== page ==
9 Things You Didn’t Know About Cricket

by Jenny Gunn (MBE)

‘The England Women's Team are the fittest team we’ve ever been, but we need to stay on top of that and keep improving.’

Cricket players are much fitter than they used to be, the expectation is higher. People underestimate how fit you have to be to play cricket. They think we just stand around all day, but that couldn’t be further from the truth. Before playing 20-20, we hit the gym in the morning; not heavy sessions, more tops ups, but we want to maintain that hard work. Most players run approx. 8km during a 20-20 game (tracked by GPS); I know I run well over 10km. It’s not constant sprinting, but interestingly it’s not dissimilar to the distance Lionel Messi covers during a match.

Standing in a field for 3 hours or batting for long durations is mentally draining. It’s easy to lose focus so you have to be able to switch on and off. Players who try to focus every single ball without switching off really struggle because you need that ability to break things up, have a laugh and get away when you can, otherwise your attention span won’t be as efficient, your body will tire faster, and you won’t play as well. That said, having the ability to switch back on is key; switching off is all very well, but you need to be ready for that next ball.

Even in the field, there are so many different angles and techniques to pick things up. A lot of fine details go into our training to enable us to see the ball better. E.g. Regular eye tests determine our dominant eye. I didn’t realize that my right eye is the ‘tracker’ so I find catching the ball naturally easier when it comes from right to left. You don’t normally consider those aspects; you just think ‘I’ve got to catch a ball.’

‘Some players with fantastic vision now wear contact lenses to balance minute discrepancies. One player scored a 100 next game – imagine what she could have achieved if she’d had them years ago!’

Manchester City FC’s women’s coach guest coaches us. Let’s just say he was surprised haha. Cricket is a totally different game to football. In football, you can play small-sided games and the players largely train together. In cricket, you can’t do that; everybody is different. The batters do their drills, the bowlers do theirs… sometimes if I’m with a batter I’ll be working on one area while they’re working on another. You also have to adapt the training wickets that are used depending on the weather, monitor wind direction, and then you have the pitch. Football pitches are pretty much just grass nowadays; completely flat, no mud etc. whereas we have more to consider. Even seemingly insignificant details are pivotal in cricket.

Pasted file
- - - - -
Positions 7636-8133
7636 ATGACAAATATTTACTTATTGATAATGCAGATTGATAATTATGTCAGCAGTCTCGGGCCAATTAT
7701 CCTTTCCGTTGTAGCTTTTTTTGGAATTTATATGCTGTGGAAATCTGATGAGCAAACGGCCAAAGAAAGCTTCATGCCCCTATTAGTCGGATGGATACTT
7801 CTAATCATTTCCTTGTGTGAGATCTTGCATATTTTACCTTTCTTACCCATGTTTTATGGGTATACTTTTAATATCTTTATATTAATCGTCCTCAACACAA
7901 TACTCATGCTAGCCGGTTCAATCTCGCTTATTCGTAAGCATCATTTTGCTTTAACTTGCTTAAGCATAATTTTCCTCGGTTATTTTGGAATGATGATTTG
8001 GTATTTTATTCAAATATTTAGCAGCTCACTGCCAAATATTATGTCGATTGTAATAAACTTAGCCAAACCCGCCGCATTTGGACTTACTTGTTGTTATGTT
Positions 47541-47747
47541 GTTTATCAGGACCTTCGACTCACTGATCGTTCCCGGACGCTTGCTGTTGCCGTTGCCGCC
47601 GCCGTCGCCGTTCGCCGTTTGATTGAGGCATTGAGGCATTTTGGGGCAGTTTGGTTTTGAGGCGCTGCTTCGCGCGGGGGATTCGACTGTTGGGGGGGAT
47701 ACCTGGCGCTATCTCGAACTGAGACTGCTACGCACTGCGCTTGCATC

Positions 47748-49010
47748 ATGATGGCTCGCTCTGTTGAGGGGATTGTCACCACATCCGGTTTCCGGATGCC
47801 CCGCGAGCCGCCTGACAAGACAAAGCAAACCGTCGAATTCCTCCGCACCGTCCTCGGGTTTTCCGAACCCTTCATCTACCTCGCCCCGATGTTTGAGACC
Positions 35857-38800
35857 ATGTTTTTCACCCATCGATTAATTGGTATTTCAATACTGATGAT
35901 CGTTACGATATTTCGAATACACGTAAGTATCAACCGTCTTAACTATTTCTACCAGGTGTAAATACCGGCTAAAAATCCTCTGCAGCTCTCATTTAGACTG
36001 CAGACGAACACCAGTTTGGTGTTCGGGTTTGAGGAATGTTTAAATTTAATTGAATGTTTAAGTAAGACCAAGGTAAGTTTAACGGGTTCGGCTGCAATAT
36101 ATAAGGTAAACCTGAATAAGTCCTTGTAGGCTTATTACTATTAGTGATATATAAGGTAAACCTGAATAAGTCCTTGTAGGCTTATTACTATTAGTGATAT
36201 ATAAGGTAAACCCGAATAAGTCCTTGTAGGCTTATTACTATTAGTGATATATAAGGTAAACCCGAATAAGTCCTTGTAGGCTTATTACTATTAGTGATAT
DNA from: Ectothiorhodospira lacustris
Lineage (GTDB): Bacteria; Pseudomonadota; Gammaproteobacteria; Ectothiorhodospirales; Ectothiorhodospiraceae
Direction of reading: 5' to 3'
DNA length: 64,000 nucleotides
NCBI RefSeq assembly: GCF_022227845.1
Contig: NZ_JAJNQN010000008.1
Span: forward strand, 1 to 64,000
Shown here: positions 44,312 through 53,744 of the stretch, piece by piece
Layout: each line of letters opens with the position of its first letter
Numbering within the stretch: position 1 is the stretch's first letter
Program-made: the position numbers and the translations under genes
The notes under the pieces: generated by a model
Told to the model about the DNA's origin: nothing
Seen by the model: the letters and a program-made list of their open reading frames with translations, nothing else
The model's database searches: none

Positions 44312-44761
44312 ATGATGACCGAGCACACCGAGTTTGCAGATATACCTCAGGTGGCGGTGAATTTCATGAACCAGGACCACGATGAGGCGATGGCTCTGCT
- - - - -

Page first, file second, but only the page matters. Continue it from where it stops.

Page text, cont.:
‘The best bowlers are those who are willing to adapt their game, otherwise they won’t survive. I’ve been playing for 14 years and I’m still learning.’

Bowlers need to have dozens of variations in their armory. There’s a lot of trial and error, and you can’t hone them unless you play around during bowling sessions. They won’t come straight away, but persevere.

You might think you have the best technique or skill, but new batsmen and fieldsmen are coming up all the time, all with different mindsets, techniques, strategies. You need to be able to play against them, and also stay fresh and unpredictable. The best time to do this is out of season because it’s quite difficult to do when you’re playing matches and that’s time you need consistency so stick with your strengths. The biggest challenge: these days we play all year round so when is the best time to change something?

This is foremost in all positions, but especially bowling due to the impact that goes through our backs. When we bowl, 3 times our bodyweight travels through our spine and front legs. You need to be strong to even perform the action in the first place, let alone the amount of overs requires to adapt your game. That starts in the gym. Medicine ball sit-ups and other weight training core stability exercises help.

8. MRIs
Injury prevention and rehab is a big focus. We have MRI scans on our spines at the beginning and end of each season to monitor any changes. However, cricketers actually get injured far less than other athletes. A bowler’s spine is stronger than a rugby player’s. It has to be purely because of the impact we incur when we bowl on the ground.

'I love playing in South Africa – it’s one of my favourite places – but politically things need to change.’

It’s a completely different country to anywhere I’ve ever visited. Absolutely beautiful, yet they have so far to go politically. The racial problems between the blacks and whites really highlight that. It’s crazy that it’s still happening. There are government-endorsed rules (not sport endorsed) for how many blacks you have to have in a team compared to whites; not just in cricket, but in many sports. To see things like that deciding the play is shocking. If you’re good enough, you’re good enough. Hopefully, one day it will change. South Africa Rugby has just appointed their first black captain so the views are changing. That was unheard of before so it’s really good moving forward, but it doesn’t detract from the fact that it’s appalling that things like this are still happening in the free world.

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